Thursday, December 22, 2016

Visualizing the Trump Presidency. Scenario #2: Trump Nullified

[Note: this is very much a best-case scenario. Also, this post is part of an ongoing series. See scenario #1 here.] 

Scenario #2: Trump Nullified

After a few chaotic weeks in the spring of 2017, the generals who are managing the new President's foreign policy start to blow him off.

Not in so many words, of course. In public and on television, they acknowledge the latest controversies created by the President's incoherent statements that are now roiling across the global media landscape. But they insist that, by following through with a more measured set of policies, they are actually doing exactly what their boss intends. Many viewers miss the subtlety. Those that see it are a little shocked at the sense of contempt the President's own surrogates seem to have for their boss.



Over time, the gap between executive rhetoric and political reality widens, to the point that finally some stories are printed that acknowledge that President Trump is surprisingly detached from his own administration. He is often at Trump Tower in New York, or at rallies in Ohio or Florida. Less than a year into his Presidency, he seems on track to achieve his hinted-at vision of inhabiting the Presidency through executive summary rather than executive action.

Political business increasingly happens without him.

To be sure, he "accomplishes" some things in those first few weeks. A few miles of new fencing are planned in Texas, for instance. The President happily flies south -- tweeting all the way -- and poses for a picture with the first few feet of new fencing. At the photo-op, the President makes a joke about it not exactly being a wall, but describes it as a "big, beautiful wall" all the same. His supporters quickly point out that fifteen foot steel fences with lights and cameras everywhere still look pretty imposing. The TV cameras seem to agree, pondering the desolate landscape and the miles and miles of fencing that were already in place. And everyone begins to relax.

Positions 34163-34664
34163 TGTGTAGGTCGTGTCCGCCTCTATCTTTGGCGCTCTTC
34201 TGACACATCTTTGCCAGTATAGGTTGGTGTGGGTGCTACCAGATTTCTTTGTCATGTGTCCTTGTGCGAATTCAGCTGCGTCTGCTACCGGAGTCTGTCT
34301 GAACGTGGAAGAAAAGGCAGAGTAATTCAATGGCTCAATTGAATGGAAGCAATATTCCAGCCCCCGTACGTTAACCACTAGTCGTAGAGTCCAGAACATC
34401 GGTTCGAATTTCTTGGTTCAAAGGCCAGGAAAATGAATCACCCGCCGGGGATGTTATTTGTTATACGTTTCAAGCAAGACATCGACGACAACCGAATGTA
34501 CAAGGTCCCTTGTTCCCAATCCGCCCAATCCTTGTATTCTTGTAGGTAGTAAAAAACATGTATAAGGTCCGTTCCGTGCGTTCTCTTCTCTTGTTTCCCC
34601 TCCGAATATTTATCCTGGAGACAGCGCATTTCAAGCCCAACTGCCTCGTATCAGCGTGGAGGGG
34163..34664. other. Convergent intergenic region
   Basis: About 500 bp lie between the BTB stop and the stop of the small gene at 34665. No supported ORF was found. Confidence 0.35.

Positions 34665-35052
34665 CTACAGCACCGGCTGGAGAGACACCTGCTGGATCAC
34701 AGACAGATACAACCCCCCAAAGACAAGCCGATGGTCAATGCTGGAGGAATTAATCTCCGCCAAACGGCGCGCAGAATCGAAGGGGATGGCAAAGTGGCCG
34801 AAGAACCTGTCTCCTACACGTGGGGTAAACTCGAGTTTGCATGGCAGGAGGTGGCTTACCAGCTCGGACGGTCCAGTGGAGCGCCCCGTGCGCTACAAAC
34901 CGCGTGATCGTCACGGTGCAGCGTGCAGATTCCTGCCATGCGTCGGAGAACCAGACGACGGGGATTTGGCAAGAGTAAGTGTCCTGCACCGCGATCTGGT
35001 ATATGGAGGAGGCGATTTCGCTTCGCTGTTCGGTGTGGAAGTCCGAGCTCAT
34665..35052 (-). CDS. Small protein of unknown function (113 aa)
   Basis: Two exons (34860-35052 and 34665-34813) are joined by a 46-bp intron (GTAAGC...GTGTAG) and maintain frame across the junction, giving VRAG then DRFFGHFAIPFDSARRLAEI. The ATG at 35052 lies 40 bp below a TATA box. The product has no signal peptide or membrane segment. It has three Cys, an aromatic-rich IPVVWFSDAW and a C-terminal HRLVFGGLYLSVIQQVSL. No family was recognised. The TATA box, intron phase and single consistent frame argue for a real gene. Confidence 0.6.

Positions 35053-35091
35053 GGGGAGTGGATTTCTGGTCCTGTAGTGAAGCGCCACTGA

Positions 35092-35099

The numbers of undocumented immigrants that are subject to removal are regularly touted by the administration as a sign that they are following through with their campaign promises to crack down on illegal immigrants. A few liberal analysts point out that the numbers are actually roughly comparable to the numbers under Obama. This does not seem to matter to anyone. Soon the numbers are just part of the background noise, like the color-coded terrorism alerts under George W. Bush.

A registry of immigrants from Muslim countries is in fact re-instituted by the DHS, but little is known about it. Various advocacy groups sue the government to have the registry overturned, but the cases proceed slowly and under thick confidentiality protections. Because the names on the registry are kept secret and no one knows exactly what is being done with the information collected, the outrage about the registry remains limited to a small minority of civil-liberties liberals and libertarians like Rand Paul. Trump supporters point out that the new database is almost exactly identical to the NSEER database that was instituted under President Bush and that remained in effect through the first two years of the Obama presidency.

No outright Muslim ban is ever imposed, as the President's advisers convince him that the court battles would create too much bad press.  

And it all just rolls along as it was before, until Russia invades the Ukraine again in 2018.




No comments: